Talking business with Ellen Rohr: Setting financial goals for your business
Hear from our expert on how setting financial goals can reinvigorate your business.
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Hi, I'm Ellen Rohr. I want to talk to you about setting financial goals.
It's important to set financial goals so that you have the energy and the excitement to come in to work every day and make something happen. If you don't set financial goals, you might find yourself 20 years later thinking, 'What happened?' You know, 'I started out full of all this energy and excitement, and now where am I?' So a financial goal is a way to keep the energy going.
Some questions you might want to ask yourself are: How much money do I want to make, or what would I like to pay my employees, or maybe I should add a new employee this year, or maybe there’s some expenses that I want to incur that I haven't incurred before. These questions can inform your goal setting.
When you're setting your goals, bigger is not necessarily better. If last year you did $100,000 in sales, and this year you decide, 'I'm going to do $10 million,' you might not believe that, and so it'll collapse you. Instead you might think, 'Well, what if I got another client, and what if I added another salesperson? Then maybe $125,000 this year would make sense, or maybe I could double my sales.'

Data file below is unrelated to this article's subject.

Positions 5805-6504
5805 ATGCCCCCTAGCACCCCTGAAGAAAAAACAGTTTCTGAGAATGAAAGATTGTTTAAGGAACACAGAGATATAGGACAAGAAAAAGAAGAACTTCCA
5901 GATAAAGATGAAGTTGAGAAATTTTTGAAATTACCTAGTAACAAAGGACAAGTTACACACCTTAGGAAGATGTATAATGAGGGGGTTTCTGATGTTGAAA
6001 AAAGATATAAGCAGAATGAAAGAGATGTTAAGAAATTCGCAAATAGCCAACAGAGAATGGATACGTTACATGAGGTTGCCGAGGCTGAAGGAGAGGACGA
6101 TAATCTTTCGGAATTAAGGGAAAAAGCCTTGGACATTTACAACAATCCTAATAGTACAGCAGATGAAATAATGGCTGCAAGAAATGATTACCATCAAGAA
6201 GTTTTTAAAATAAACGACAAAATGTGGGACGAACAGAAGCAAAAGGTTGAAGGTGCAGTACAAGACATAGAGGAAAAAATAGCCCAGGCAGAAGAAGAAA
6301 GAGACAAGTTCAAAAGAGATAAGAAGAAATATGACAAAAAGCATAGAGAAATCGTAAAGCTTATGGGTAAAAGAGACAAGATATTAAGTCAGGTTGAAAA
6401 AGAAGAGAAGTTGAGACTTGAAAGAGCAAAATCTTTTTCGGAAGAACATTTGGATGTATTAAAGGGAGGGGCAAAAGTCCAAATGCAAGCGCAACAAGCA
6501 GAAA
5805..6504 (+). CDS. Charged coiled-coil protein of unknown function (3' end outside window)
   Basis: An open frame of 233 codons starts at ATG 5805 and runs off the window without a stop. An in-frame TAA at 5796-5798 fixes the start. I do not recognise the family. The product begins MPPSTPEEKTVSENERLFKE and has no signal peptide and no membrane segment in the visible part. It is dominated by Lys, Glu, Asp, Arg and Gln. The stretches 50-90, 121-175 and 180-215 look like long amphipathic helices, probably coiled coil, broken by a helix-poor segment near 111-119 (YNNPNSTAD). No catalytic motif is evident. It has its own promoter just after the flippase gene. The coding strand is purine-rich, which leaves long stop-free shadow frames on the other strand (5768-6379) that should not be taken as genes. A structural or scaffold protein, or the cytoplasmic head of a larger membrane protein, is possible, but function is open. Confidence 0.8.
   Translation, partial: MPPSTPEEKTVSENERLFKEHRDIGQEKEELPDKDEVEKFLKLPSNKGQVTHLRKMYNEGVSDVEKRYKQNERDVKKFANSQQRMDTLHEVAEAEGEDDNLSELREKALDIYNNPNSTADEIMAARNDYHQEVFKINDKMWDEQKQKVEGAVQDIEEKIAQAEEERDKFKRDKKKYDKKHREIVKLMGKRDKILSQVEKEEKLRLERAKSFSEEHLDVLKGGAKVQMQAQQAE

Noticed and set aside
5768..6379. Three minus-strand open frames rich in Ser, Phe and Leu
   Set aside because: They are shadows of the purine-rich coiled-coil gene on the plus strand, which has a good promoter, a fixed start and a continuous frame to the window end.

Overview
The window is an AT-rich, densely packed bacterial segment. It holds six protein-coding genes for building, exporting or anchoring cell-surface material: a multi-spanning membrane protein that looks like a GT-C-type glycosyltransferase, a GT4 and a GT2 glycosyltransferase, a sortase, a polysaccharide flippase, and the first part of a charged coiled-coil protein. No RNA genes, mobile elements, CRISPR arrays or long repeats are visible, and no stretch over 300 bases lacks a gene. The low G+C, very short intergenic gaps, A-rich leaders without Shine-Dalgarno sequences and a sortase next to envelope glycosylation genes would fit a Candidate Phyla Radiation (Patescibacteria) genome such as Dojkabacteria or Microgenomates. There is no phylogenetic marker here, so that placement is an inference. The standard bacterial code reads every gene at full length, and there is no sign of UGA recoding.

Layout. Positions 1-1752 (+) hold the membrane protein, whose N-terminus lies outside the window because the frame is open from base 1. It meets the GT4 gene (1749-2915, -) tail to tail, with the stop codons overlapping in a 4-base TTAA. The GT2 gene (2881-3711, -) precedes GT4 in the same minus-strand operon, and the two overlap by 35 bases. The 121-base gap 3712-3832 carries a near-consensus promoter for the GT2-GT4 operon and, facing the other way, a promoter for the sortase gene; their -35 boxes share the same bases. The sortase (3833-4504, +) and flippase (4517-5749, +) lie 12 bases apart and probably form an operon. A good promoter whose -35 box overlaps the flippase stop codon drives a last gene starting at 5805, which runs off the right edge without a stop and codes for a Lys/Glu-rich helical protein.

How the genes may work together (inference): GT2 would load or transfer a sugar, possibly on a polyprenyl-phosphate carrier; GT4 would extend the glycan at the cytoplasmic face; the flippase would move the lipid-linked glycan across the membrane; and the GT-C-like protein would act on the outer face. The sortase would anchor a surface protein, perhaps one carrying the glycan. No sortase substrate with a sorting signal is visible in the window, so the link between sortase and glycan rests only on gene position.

As long as you believe the goal, and it gets you excited to go in to work every day, then you've got a great top-line sales goal.
So on a weekly basis, these are the main scorecards that you want to keep an eye on: The balance sheet is the No. 1 scorecard. The profit and loss, it’s also called the income statement. And then you may also run a statement of cash flows.
So when you know where you stand while the month is on, then you can take advantage of opportunities, you can check your cash position, and if cash is getting a little bit tight, you might take some steps to improve your cash flow, like make one more sale or collect some accounts receivable.
You might have to look at your expenses and make a choice not to make a purchase this month, but wait until next month. When you know where you stand, you can get creative, and make sure that your cash and your profits are where you need them to be according to your goals.
If you hit your top-line sales goal, that's terrific. More importantly is that you have that goal as something to strive for — to create a game out of — so that you stay excited and energized about coming to work every day.
When you started your business, you had goals and dreams, and they energized you to the point where you were brave enough to start your business. So your annual budget — your financial goals — help rekindle that spark, give you some point on the horizon toward which to boldly march.